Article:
The Government has rejected claims that a failure to
officially lodge a scathing report into the Erebus disaster
has resulted in New Zealand not meeting its international
aviation safety obligations.
The New Zealand Airline Pilots' Association this week claimed
the Mahon report into the 1979 tragedy has not been lodged
with the International Civil Aviation Organisation (ICAO).
They say the Royal Commission of Inquiry report holds
critical safety lessons that should be shared with the other
191 signatories to the ICAO.
"We cannot understand why the Ministry of Transport has not
yet officially submitted this report to ICAO," says NZALPA
President Glen Kenny.
"This investigation report ... holds many valuable safety
lessons for the aviation community and travelling public
worldwide and has been widely accepted as a groundbreaking
investigation into accidents caused by systemic failure."
The Ministry of Transport is uncertain if the report has been
But APNZ can exclusively reveal the Mahon report, tabled and
accepted by Parliament in 1999, has been given to the world
And the ICAO says while it doesn't form part of the Annex 13
- Aircraft Accident and Incident Investigation report which
was shaped by Ministry of Transport investigator Ron
Chippindale in 1980, it is still well consulted by the
international aviation community.
"It (the New Zealand Government) did submit the Mahon report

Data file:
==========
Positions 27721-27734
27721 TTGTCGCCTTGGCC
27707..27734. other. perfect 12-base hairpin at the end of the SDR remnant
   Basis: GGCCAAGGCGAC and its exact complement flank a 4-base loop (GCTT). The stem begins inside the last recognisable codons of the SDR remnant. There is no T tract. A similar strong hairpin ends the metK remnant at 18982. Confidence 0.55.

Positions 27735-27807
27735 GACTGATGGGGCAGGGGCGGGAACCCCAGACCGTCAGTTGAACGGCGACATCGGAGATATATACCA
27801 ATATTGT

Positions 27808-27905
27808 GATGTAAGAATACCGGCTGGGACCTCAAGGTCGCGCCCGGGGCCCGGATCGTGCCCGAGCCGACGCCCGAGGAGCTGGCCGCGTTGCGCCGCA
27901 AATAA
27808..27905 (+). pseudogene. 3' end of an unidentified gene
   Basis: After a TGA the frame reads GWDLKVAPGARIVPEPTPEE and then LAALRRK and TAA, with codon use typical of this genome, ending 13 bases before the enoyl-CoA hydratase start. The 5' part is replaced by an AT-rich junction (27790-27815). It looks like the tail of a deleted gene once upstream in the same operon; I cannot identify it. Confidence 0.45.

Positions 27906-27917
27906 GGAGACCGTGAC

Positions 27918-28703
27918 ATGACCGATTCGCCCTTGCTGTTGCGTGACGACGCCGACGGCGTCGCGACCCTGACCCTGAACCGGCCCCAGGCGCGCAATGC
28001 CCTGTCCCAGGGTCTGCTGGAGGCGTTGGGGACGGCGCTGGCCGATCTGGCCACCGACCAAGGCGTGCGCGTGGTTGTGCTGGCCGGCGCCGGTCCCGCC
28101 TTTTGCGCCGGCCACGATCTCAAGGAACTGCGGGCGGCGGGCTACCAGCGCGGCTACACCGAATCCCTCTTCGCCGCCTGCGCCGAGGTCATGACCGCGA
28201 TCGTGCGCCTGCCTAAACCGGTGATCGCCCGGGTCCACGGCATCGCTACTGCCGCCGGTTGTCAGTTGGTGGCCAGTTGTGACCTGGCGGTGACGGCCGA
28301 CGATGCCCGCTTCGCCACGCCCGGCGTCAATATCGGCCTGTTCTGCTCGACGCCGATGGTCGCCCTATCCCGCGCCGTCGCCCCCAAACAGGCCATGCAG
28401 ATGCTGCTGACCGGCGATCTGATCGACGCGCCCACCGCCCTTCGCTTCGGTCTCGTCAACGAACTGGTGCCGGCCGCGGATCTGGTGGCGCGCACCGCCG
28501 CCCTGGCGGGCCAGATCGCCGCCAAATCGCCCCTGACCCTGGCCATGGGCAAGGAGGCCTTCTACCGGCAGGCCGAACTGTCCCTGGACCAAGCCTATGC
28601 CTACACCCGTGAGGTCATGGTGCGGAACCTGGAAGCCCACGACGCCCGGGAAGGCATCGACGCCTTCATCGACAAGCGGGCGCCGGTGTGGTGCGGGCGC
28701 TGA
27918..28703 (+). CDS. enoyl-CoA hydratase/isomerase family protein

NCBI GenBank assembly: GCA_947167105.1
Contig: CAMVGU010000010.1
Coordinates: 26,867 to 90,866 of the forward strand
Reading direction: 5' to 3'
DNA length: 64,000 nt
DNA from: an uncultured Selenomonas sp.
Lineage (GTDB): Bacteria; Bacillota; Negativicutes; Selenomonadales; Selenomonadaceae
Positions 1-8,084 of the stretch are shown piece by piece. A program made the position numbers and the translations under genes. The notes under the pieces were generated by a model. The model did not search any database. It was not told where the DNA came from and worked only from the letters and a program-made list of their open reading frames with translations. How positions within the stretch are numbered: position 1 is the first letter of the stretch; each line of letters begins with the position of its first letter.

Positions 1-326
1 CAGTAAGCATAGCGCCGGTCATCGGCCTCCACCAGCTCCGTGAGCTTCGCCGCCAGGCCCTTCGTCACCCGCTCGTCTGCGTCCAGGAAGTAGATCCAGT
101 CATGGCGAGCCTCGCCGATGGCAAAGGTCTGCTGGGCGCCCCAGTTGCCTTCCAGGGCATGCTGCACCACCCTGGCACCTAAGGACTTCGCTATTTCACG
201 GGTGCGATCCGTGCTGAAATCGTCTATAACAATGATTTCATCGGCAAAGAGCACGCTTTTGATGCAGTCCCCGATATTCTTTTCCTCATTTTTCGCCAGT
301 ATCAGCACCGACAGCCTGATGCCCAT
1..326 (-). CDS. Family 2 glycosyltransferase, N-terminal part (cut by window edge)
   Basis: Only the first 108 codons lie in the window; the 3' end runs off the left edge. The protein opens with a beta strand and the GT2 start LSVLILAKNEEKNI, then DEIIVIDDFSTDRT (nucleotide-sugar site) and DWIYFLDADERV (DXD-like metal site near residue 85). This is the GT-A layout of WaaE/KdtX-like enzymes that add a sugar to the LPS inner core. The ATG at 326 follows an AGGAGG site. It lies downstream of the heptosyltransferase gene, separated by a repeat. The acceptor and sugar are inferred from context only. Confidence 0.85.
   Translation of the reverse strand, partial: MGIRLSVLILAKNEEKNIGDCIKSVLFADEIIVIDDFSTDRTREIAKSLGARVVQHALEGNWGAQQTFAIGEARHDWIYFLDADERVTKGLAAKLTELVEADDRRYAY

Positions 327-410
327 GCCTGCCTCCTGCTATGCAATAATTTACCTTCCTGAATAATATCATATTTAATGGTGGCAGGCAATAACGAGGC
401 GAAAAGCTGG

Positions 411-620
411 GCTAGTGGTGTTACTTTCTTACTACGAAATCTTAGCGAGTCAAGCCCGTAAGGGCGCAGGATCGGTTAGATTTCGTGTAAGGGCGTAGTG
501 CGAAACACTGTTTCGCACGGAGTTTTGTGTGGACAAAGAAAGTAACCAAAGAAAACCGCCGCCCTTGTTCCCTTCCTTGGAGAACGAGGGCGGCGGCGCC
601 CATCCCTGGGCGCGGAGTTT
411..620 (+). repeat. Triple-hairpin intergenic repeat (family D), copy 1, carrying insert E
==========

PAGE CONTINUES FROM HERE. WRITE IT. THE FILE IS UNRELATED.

to ICAO," a spokesman for the Montreal-based group said
Eight months after New Zealand's biggest aviation disaster,
when an Air New Zealand DC-10 on a sightseeing flight slammed
into Mt Erebus in Antarctica, killing all 257 on board, a
royal commission was launched.
Justice Peter Mahon, a High Court judge, concluded
navigational programming errors were largely to blame, but
slated Air New Zealand for "an orchestrated litany of lies"
during the hearing.
The NZALPA today said it had always "assumed" the report had
been officially lodged with the ICAO and made up part of
But after looking into it this year, they were "surprised" to
find it wasn't included.
Responding to news that the ICAO said they had received a
copy, Mr Kenny said: "That's the first I heard of it. Our
enquiries to ICAO found they never officially received a
copy, while the Ministry of Transport and TAIC had no record
of having sent it," he said.
"It was a surprise to us. We'd always assumed it was all okay
until we went and had a look."
Secretary for Transport, Martin Matthews wrote to ICAO in
September this year stating that the government considers
both the Chippindale and Mahon reports to be "official
government reports into the accident".
Mr Kenny says that when the global aviation industry goes to
ICAO to find out about an accident, Annex 13 is the go-to
"Until the Mahon report is submitted as an official Annex 13
record of the 1979 Mt Erebus accident, with equal status to
the Chippindale Report, we are not fulfilling our
international obligations. For the ministry to attempt to
argue otherwise is disingenuous," he says.
The ICAO, however, were not worried about the omission when
approached for comment by APNZ.
Anthony Philbin, acting chief of communications, said the
Chippindale report meets its requirements in accordance with
He added that it's "available to anyone who wishes to consult
The Ministry of Transport, meanwhile, denied failing to meet
its international aviation safety obligations.
A spokesman said both the Chippindale and the Mahon reports
"offer valuable safety lessons".
"Both are in the public domain and have been frequently
referenced over the years, including by the ICAO."